Thanks Sue - good luck with all the studying! J x

SnapdragonJane on December 29 2020 at 12:33

Thanks Sue - that means a lot J x

Snapdragon social

This weekend the valleys were full of mist - great screeds of it swelling up as the afternoon lengthened and the air cooled.⁠⠀
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This is a rescue horse who now lives a couple of fields down - if I happen to be passing his gate around 4, he is up  stretching his over it, looking for friendly scratches and food. ⁠⠀
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A perfect time keeper.
It doesn't take much . . . . ⁠⠀
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These stems were picked in the five minute walk from the house to the Studio.⁠⠀
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A teasel head, some rusty dock seeds, a bleached shell of columbine, bright rose hips.⁠⠀
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None looked very promising outside but indoors, tucked into test tubes, they look wonderful.⁠⠀
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As they would in bottles . . . .⁠⠀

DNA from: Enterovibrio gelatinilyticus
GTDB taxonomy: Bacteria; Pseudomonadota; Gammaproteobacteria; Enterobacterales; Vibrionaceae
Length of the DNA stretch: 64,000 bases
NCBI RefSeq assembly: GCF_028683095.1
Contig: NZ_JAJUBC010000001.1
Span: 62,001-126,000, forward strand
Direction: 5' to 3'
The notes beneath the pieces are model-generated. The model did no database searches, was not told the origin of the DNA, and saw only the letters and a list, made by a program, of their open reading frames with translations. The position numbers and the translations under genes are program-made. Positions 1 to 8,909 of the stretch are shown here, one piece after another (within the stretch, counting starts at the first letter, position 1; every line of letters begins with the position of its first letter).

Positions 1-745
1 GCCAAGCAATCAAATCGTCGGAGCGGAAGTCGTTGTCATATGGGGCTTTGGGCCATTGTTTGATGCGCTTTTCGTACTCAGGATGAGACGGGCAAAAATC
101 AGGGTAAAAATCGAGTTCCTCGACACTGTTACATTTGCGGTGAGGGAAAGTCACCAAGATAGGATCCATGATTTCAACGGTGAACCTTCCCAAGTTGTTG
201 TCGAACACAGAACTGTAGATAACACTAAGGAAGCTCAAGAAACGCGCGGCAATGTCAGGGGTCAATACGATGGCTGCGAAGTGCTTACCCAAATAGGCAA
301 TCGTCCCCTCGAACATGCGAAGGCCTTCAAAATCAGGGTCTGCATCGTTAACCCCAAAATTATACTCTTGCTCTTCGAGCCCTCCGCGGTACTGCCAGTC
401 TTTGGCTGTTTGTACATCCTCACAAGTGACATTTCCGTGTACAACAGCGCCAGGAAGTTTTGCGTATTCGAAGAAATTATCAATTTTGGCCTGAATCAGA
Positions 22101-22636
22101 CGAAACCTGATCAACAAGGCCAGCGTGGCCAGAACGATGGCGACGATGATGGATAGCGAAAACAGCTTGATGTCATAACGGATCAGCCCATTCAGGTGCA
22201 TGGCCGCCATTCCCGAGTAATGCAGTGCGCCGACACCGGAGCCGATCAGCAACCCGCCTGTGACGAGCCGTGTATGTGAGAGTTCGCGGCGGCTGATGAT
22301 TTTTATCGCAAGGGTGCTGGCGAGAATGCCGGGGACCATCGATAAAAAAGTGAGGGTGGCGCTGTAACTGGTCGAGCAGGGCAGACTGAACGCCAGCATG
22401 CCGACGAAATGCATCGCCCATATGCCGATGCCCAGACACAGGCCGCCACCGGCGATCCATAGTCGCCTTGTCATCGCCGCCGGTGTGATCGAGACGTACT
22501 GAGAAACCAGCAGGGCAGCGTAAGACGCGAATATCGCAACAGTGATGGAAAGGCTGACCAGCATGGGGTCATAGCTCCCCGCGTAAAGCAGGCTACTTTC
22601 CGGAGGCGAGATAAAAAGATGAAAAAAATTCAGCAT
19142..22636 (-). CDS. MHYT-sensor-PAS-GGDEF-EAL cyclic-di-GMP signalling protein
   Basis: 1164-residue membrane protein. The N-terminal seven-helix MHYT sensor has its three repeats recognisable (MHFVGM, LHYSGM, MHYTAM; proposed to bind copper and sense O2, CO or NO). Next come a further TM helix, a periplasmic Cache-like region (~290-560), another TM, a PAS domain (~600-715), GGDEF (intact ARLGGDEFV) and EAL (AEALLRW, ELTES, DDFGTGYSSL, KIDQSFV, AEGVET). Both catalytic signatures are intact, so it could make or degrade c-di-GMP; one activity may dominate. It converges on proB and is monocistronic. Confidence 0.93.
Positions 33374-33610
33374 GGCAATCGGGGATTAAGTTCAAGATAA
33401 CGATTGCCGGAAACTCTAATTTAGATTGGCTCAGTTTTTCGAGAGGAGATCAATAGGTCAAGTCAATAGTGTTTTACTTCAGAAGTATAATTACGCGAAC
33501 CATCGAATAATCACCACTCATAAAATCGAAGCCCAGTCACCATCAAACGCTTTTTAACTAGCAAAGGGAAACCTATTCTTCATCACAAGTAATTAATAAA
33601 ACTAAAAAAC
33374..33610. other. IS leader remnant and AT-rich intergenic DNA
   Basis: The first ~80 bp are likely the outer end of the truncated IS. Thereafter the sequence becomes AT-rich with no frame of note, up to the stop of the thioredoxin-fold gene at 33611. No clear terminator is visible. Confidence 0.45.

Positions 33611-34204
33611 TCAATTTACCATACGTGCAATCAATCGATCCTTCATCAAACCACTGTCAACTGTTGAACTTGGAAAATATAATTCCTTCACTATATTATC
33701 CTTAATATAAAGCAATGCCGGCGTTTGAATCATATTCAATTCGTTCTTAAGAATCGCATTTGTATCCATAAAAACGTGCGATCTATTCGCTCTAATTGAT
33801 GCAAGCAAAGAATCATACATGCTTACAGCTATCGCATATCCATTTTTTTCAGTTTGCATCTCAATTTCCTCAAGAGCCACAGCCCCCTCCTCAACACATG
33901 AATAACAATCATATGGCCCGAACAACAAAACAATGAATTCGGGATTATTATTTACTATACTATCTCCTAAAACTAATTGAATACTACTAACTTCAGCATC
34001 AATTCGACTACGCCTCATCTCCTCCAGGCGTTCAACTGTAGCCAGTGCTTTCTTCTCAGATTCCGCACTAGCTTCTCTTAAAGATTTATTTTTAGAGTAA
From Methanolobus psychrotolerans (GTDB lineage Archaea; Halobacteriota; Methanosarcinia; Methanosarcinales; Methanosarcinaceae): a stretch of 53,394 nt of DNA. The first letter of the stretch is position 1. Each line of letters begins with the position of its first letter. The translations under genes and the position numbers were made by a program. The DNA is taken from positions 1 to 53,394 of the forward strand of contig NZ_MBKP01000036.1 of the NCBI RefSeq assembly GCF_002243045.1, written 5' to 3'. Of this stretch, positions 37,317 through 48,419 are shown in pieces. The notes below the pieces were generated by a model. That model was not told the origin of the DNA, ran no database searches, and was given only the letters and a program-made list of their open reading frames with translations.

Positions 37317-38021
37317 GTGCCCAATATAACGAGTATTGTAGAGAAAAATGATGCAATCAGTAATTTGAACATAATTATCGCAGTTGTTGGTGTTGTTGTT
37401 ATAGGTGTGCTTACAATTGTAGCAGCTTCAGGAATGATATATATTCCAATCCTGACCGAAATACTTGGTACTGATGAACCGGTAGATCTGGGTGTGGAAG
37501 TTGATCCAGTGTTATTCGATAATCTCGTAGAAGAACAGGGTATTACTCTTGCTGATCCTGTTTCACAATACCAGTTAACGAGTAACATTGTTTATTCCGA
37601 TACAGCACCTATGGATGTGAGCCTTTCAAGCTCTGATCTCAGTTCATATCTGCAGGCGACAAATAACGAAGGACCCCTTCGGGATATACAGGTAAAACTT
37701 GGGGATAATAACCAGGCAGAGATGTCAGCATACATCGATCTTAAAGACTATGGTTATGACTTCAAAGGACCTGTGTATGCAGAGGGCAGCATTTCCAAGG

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The rose hips are the last of the berries to go from the hedges - the birds strip everything else as soon as it gets cold, the elders and rowans first, then the haws.⁠⠀
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Inspired by their bright longevity I have ordered a small clutch of rosa moyesii 'Geranium' - with their spectacular bottle shaped hips - to make an informal hedge down by the airstream.⁠⠀
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My plan is to plant them amongst crab apples to keep back the dull green march of the Scots broom. ⁠⠀
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I have honeysuckle in mind too.⁠⠀
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This is the Studio - nestled into the dip of the valley, surrounded by wild meadow and trees.⁠⠀
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At this time of year it is a cosy den, the stove lit, the fabrics piled up around me.⁠⠀
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Today I am finishing off some large embroidered wool cushions and sending out lots of craft kits in the post.
This was taken last week when we had snow. You can see Dixie’s dachshund toy abandoned in a drift.